Book Review: A Beautiful Friendship by David Weber

I actually started and read A Beautiful Friendship (Young Adult Science Fiction 352 pages)by David Weber around Wednesday of last week. As it turns out, sometimes I’m not very good about posting my reviews in a timely manner. I guess the point is that I post them, not necessarily that I don’t do it as quickly as I would like. Success is still success, no matter how long it takes.

This book was exactly the sort of brain candy that I needed to help make the outside world disappear. This is actually the second time I’ve read this book, and it was just as good this time around. I really like the setting and the world-building. I’m also of the opinion that introducing Stephanie Harrington and Lionheart is a fantastic way to continue telling stories in an existing universe without dealing with the extensive characters and political situation currently occupying the stories of Honor Harrington. Don’t get me wrong, I very much enjoy the Honor Harrington series, but I kind of feel like the universe is just so massive and the political situation so complicated these days that I’m only really comprehending a fraction of all the things that seem to be going on.

A Beautiful Friendship is as much about cross-cultural communication as it is about the most amazing of friendships. I’m always intrigued by how much we can learn about ourselves as humans and our interactions with our surrounding world by reading science fiction and fantasy novels. There are so many people out there who scoff at genre novels and I never really understood why. If anything, I have a lot more respect for genre novels than I do for “literary” novels because of the imagination and world-building that goes along with stories about learning how to get along with people who aren’t like us. The treecats are just as smart as humans, but the humans continue to perceive themselves as the superior race because they can’t find ways to demonstrate that the treecats can TALK. Because, you know. If you can’t talk, you must not be intelligent.

The descriptions and the writing style continue to make this story a fast read. Even though I knew what happened, I still couldn’t put the book down. It’s one of those books that will make you late for work, not go to bed on time, and ignore other tasks in your life.

I liked the characters. I’m a fan of characters who are interesting and intelligent. I think it’s pretty fantastic that Stephanie works hard on her studies and that she is given tasks that engage her on an intellectual level. She approaches the puzzle of the celery thieves from a completely different angle, never once doubting the intelligence of whoever or whatever those thieves are. This gives her a unique outlook when she finally discovers that the treecats are responsible for stealing the celery and that the reason they are so often successful is because humans rely on their technology to detect the thieves instead of doing field work themselves.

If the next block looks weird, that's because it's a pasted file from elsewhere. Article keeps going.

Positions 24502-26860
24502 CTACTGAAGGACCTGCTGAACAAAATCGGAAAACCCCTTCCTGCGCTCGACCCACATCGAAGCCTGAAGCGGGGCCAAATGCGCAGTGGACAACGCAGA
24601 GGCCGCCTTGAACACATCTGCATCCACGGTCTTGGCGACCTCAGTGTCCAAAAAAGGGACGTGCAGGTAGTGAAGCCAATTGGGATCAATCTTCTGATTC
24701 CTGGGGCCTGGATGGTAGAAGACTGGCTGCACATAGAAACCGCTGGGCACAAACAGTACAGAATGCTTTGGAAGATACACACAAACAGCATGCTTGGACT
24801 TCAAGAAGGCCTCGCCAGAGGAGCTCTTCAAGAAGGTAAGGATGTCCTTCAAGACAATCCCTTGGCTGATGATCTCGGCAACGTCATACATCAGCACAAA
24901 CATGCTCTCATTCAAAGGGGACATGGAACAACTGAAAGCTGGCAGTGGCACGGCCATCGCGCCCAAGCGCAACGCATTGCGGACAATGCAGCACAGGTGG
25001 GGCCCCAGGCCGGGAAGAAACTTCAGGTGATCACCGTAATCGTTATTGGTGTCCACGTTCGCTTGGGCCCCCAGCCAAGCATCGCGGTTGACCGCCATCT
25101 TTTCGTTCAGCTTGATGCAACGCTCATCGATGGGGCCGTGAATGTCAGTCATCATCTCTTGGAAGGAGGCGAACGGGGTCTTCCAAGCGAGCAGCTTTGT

I see a lot of myself in Stephanie. I enjoy storms as much as she does. I don’t feel as though I’m nearly as smart as she is, nor do I feel like I am or could be as talented as she is on things like flying or fighting against a monster to save the life of someone she cares about. But perhaps if I spent time working on those things, they would come more naturally to me. I like reading stories with characters I can relate to and ones who seem to have the same sense of moral or ethical purpose as I do. Characters who do the right thing because it’s the right thing to do, not just because it’s convenient or anyone believes in them. And that’s exactly the kind of motivation I need these days.

Overall, I enjoyed this book a great deal. I’m glad I own it. I think I would have been terribly disappointed if I hadn’t had the second book in the series because I enjoy the world and the characters so much.

 

Advertisements

About C.A. Jacobs

Just another crazy person, masquerading as a writer.
This entry was posted in Book Reviews and tagged , , . Bookmark the permalink.

Leave a Reply

Fill in your details below or click an icon to log in:

WordPress.com Logo

You are commenting using your WordPress.com account. Log Out / Change )

Twitter picture

You are commenting using your Twitter account. Log Out / Change )

Facebook photo

You are commenting using your Facebook account. Log Out / Change )

Google+ photo

You are commenting using your Google+ account. Log Out / Change )

Connecting to %s